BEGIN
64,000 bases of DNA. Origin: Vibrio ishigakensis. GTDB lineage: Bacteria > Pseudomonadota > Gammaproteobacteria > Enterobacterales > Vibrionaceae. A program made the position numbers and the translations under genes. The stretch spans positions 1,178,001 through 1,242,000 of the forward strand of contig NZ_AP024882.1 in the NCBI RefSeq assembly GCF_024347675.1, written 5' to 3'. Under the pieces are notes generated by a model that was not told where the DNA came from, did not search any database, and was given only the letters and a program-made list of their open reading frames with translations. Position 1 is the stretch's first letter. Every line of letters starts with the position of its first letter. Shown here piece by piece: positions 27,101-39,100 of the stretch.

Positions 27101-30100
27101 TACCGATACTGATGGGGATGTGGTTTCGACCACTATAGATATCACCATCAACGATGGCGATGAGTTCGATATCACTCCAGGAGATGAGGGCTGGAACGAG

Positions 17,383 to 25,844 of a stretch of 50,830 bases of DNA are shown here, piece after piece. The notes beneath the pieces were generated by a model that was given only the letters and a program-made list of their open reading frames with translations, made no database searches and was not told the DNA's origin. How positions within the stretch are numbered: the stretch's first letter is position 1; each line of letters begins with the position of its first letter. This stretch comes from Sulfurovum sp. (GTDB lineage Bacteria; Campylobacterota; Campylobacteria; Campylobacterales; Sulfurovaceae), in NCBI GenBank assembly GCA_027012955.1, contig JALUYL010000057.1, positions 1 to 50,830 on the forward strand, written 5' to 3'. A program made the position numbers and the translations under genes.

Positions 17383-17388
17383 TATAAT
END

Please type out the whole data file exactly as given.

64,000 bases of DNA. Origin: Vibrio ishigakensis. GTDB lineage: Bacteria > Pseudomonadota > Gammaproteobacteria > Enterobacterales > Vibrionaceae. A program made the position numbers and the translations under genes. The stretch spans positions 1,178,001 through 1,242,000 of the forward strand of contig NZ_AP024882.1 in the NCBI RefSeq assembly GCF_024347675.1, written 5' to 3'. Under the pieces are notes generated by a model that was not told where the DNA came from, did not search any database, and was given only the letters and a program-made list of their open reading frames with translations. Position 1 is the stretch's first letter. Every line of letters starts with the position of its first letter. Shown here piece by piece: positions 27,101-39,100 of the stretch.

Positions 27101-30100
27101 TACCGATACTGATGGGGATGTGGTTTCGACCACTATAGATATCACCATCAACGATGGCGATGAGTTCGATATCACTCCAGGAGATGAGGGCTGGAACGAG

Positions 17,383 to 25,844 of a stretch of 50,830 bases of DNA are shown here, piece after piece. The notes beneath the pieces were generated by a model that was given only the letters and a program-made list of their open reading frames with translations, made no database searches and was not told the DNA's origin. How positions within the stretch are numbered: the stretch's first letter is position 1; each line of letters begins with the position of its first letter. This stretch comes from Sulfurovum sp. (GTDB lineage Bacteria; Campylobacterota; Campylobacteria; Campylobacterales; Sulfurovaceae), in NCBI GenBank assembly GCA_027012955.1, contig JALUYL010000057.1, positions 1 to 50,830 on the forward strand, written 5' to 3'. A program made the position numbers and the translations under genes.

Positions 17383-17388
17383 TATAAT